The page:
Thoughts on Stable Coins and Tether - Crush Crypto

Thoughts on Stable Coins and Tether

On October 22, 2018, Crush Crypto was invited in the discussion hosted on the Binance Info Telegram channel about stable coin and Tether in particular. Below is what we posted:

Just to give some background, recently there’s a lot of discussions around stable coins and specifically Tether (USDT). Tether is closely related to Bitfinex as it was reported that they share the same management team.

The recent change in Bitfinex’s bank caused FUD surrounding Tether. Kucoin stopped USDT deposits and withdrawals. Binance also paused USDT withdrawals for a brief moment. At one point, USDT dropped to as low as $0.9.

Because each USDT is backed by $1 in the bank, investors were redeeming USDT for cash to arbitrage the price discrepancy. As a result, the circulating supply of USDT dropped by $700 million over the past 2 week. The FUD had subsided and USDT is now trading at 98.5 cents or only 1.5% discount.

Tether received a lot of criticisms for their lack of disclosure and communication. In June 2018, Tether hired a law firm to certify that it has enough bank deposits to cover the market cap of USDT.

As for concerns with Bitfinex, I know that there are large OTC traders and miners using Bitfinex and they deal with fiat often. Bitfinex survived through the 2016 hack when the cryptocurrency market was much smaller. So I don’t think Bitfinex is currently in trouble.

Because of the above, I don’t think USDT is insolvent, but I agree the Tether team should increase the level and frequency of disclosure, especially when more and more competitors are stepping in with better disclosure.

As for other stable coins, there are mainly 3 types: fiat-backed, crypto-backed, or non-collateralized. Out of the 3, fiat-backed coins currently provide the strongest guarantee in my opinion, especially if it is regulated with periodic attestation, such as Gemini Dollar or USDCoin issued by Circle. GUSD is doing what Tether should really be doing – providing monthly attestation by a professional firm.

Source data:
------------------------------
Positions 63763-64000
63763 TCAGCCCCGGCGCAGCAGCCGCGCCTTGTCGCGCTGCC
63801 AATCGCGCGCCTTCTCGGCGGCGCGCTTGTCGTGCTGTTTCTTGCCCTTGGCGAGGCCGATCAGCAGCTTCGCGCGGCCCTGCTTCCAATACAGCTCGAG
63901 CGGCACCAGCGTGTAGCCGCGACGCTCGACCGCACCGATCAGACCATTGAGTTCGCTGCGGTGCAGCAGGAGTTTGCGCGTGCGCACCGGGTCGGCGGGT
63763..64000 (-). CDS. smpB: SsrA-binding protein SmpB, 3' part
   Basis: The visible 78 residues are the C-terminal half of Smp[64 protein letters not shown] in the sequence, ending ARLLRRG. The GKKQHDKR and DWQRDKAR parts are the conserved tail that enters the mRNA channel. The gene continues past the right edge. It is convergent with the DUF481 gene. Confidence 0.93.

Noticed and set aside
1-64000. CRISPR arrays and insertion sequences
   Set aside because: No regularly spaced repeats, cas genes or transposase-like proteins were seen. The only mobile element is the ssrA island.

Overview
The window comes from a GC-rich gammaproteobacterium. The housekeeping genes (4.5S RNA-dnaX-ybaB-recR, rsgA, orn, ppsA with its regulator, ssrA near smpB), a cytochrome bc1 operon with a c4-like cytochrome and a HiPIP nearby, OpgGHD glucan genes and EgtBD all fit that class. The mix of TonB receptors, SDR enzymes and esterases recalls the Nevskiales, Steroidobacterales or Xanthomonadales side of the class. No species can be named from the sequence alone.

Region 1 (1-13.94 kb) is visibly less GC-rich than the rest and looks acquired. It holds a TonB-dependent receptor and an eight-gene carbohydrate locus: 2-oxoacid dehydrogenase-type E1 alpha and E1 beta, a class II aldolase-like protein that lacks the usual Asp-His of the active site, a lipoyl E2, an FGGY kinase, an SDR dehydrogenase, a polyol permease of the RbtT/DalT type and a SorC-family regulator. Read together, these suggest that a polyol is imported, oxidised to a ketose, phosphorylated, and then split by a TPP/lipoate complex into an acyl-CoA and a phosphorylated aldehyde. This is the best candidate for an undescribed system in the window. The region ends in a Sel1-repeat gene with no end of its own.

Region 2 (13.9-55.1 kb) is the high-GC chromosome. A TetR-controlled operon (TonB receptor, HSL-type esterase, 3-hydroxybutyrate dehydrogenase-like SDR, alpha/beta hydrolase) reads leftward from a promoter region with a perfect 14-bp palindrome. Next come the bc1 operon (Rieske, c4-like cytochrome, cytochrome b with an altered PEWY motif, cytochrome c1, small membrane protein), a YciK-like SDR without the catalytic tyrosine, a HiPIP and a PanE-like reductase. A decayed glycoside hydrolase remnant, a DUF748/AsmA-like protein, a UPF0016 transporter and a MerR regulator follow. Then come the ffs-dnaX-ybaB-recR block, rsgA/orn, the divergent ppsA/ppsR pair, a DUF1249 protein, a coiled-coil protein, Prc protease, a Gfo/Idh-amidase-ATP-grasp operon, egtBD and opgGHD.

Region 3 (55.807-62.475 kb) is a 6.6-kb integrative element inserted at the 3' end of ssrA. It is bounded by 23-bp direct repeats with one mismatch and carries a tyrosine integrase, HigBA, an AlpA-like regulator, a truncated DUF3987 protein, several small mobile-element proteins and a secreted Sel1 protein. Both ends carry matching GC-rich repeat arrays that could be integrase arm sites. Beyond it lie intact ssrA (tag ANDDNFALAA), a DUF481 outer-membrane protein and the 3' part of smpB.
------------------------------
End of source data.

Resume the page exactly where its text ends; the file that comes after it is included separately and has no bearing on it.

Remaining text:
I think this type of stable coin provides the highest guarantee at the moment. If these coins dip below $1, investors could buy them, redeem for $1 and pocket the difference as profit, so as to maintain a price floor of $1.

This belief that regulated coins work the best goes against the decentralization philosophy of blockchain and cryptocurrency, but because this space is still so early, stability is more important at this stage in my opinion.

Decentralized solutions are promising but they are still experimental. For example, DAI’s upcoming multi-currency collateral is very interesting and I’ll keep a close eye on it. It has so far been successful in maintaining its peg during the entire 2018 bear market.

Because stable coin plays an important role in the cryptocurrency ecosystem, there have been more and more stable coins coming in the market in recent months. The two most notable ones being Gemini Dollar (GUSD, backed by Gemini) and USDCoin (USDC, backed by Circle). Gemini and Circle are both well-capitalized and fully compliant with US regulation.

The USDT drama also encouraged exchanges to list alternatives. OKEx and Huobi announced that they will list more stable coins other than USDT. This allows investors to diversify their stable coin exposure and not rely on one solution. This is an encouraging development that shows the market is maturing.

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